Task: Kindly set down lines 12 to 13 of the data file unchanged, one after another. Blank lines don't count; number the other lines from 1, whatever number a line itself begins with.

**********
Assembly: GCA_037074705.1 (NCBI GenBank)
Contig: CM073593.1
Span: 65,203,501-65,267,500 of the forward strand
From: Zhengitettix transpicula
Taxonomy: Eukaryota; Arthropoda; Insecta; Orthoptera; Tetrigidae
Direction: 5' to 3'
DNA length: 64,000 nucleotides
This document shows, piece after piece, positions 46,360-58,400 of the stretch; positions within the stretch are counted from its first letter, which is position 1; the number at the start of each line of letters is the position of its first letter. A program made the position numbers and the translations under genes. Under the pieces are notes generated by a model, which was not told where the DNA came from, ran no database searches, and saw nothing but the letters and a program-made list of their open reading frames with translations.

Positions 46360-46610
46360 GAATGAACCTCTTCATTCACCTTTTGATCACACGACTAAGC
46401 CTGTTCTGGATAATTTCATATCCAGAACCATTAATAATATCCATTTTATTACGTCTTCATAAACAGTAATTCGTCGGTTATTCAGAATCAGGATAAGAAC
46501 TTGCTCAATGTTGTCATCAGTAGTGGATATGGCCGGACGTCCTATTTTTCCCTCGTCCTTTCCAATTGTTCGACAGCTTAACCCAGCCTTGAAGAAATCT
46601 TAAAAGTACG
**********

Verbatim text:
46501 TTGCTCAATGTTGTCATCAGTAGTGGATATGGCCGGACGTCCTATTTTTCCCTCGTCCTTTCCAATTGTTCGACAGCTTAACCCAGCCTTGAAGAAATCT
46601 TAAAAGTACG